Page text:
One of the consistent themes that has surfaced when working with industrial clients is their reliance on high performance rotating machinery. Whether it’s steam turbines delivering electrical power or compressors in mid stream gas fields, these machines are the foundation for most heavy industries. If you consider the combustion engine as a rotating machine as well, we are surrounded by equipment that has been engineered to spin large amounts of metal at significant frequencies for long periods of time. After spending some time with clients managing these machines, I am awed by the level of engineering required in these mechanical marvels of technology. I am also not surprised by the level of monitoring and maintenance required to keep these machines in action. With advances in sensors growing rapidly the management of these key industrial components has improved. Still, there are some challenges managing the sheer volumes of data generated by these highly measured and highly tuned machines. Predictive maintenance mathematics can now forecast a failure due to small changes in vibration, temperature or other variables. However, data frequency can overwhelm traditional SCADA systems which is why processing and anomaly detection has migrated to the edge over time.
Many SCADA systems have been developed to read operational data from rotating machinery at regular intervals for visual dashboard display and historian storage. But in most cases, the irregularities which can cause long term mechanical failures happen within milliseconds. Collecting and processing this data overwhelms traditional database technologies that cannot operate at this high speed on the edge - at the PLC. For this reason high performance edge databases are required, which can store data at very high frequencies, filter out the noise, and then transmit the data only when certain operational thresholds are met. The solutions that support this type of edge computing and data distribution tend to have very large footprints, and leverage a store and forward methodology that moves the data from an edge device to a gateway through the control network. The main issues with this architecture is that the data volumes overwhelm the controls network and add a layer of complexity, which is expensive and difficult to maintain.
In previous blogs I have discussed use cases for a single distributed database that can handle very high data volumes, embed filtering and analysis, and distribute only the data that meets a specific measurement threshold. For example, in vehicles this was RPM or oil temperature, and for electrical relays it was amperage and frequency. In these scenarios, the high frequency data was collected but not stored or distributed unless the values were useful to the organization. We were recently given the opportunity to again leverage this workflow to support the operation of a high performance compressor in a gas processing facility.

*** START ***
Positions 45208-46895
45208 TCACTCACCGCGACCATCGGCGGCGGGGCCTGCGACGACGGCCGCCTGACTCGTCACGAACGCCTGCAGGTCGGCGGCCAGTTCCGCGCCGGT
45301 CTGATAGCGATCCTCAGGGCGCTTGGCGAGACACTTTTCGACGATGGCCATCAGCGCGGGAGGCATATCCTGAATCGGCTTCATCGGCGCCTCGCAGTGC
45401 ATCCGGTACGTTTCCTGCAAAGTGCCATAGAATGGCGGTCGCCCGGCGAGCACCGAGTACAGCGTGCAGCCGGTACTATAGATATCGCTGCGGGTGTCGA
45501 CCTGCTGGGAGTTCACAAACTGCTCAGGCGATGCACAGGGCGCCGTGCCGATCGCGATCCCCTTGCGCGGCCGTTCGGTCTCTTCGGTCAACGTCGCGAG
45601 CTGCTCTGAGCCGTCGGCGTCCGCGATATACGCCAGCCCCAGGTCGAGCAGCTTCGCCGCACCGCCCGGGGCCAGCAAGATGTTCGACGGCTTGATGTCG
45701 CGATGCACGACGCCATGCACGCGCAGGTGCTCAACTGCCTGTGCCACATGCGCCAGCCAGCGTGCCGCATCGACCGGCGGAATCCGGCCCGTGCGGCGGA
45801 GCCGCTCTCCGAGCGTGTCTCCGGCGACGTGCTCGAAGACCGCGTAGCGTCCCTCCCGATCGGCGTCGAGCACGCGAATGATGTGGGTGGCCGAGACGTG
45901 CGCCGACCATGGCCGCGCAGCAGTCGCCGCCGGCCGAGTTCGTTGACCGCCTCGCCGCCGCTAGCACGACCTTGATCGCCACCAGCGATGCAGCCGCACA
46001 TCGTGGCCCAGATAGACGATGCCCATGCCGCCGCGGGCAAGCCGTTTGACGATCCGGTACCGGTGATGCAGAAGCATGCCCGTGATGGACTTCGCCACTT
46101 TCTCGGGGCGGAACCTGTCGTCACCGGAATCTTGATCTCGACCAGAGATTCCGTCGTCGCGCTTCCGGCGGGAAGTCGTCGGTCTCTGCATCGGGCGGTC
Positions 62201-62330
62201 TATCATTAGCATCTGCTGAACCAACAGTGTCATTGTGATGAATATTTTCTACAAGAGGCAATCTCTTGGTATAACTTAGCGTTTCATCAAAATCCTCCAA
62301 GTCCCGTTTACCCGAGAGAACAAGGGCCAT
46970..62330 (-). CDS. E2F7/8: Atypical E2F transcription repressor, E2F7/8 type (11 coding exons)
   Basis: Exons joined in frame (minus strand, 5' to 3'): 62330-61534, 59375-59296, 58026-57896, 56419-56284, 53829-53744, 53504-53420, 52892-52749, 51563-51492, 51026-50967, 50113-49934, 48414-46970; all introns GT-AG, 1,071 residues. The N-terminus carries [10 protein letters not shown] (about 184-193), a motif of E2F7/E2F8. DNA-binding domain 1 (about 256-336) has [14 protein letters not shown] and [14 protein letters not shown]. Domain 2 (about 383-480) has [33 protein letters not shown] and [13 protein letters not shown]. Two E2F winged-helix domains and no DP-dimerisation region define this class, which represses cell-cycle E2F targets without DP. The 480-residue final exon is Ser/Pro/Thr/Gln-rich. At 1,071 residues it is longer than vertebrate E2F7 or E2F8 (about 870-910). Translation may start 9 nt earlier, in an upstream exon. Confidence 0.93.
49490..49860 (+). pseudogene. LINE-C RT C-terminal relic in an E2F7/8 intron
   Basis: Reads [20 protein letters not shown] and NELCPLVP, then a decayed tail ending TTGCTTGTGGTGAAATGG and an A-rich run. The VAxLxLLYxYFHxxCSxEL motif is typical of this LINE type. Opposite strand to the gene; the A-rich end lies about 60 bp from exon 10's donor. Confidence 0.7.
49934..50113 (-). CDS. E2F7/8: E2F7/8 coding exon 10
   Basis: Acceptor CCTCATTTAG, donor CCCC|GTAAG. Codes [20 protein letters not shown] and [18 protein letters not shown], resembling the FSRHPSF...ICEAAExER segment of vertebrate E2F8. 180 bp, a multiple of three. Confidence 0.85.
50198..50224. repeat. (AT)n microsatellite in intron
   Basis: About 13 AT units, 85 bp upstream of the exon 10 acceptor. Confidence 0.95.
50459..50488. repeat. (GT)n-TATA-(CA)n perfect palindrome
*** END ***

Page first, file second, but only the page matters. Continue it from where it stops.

Our client’s goal was to catch sub second irregularities in vibrations, which could be used to predict potential issues with their compressor. Their current system reads data from their ControLogix 1756 PLC at 5 second intervals and then inserts this data into their historian - which is too course to adequately identify inconsistencies. The recommended frequency for finding these irregularities would be 100ms, but streaming this volume of data across their control network and into the historian was not practical due to bandwidth and architectural considerations of the underlying database of the historian.
The solution included the installation of a HarperDB edge node on a small device attached to the control network which would write a stream of PLC tags directly into a “raw data” table. Over 250 tags were streamed every 100ms into the edge database, which immediately indexed the tags so they would be available for querying. Once indexed, the tags were queried against a table of threshold values for each tag. When a threshold was exceeded, two database operations were performed; first an event was created in an event table, then 60 seconds of high resolution data before the event and 30 seconds of data after the event were inserted into the event details table. Using the built-in clustering capabilities within HarperDB, the event and event details table are then automatically replicated to a HarperDB server node on their business network where the data can be analyzed and integrated into the historian. Instead of a steady stream of data overwhelming the control network and historian, the HarperDB edge database can maintain a steady stream of data and then filter and cluster only the data needed when an event occurs.
Although significant events may only occur a few times per year, the immediate availability of this data provides key value to support maintenance of critical field assets. Implementing a high performance edge database with automated replication capabilities and a tiny footprint extends the capabilities of existing SCADA and historian applications, and allows end users to view critical high resolution data when they occur.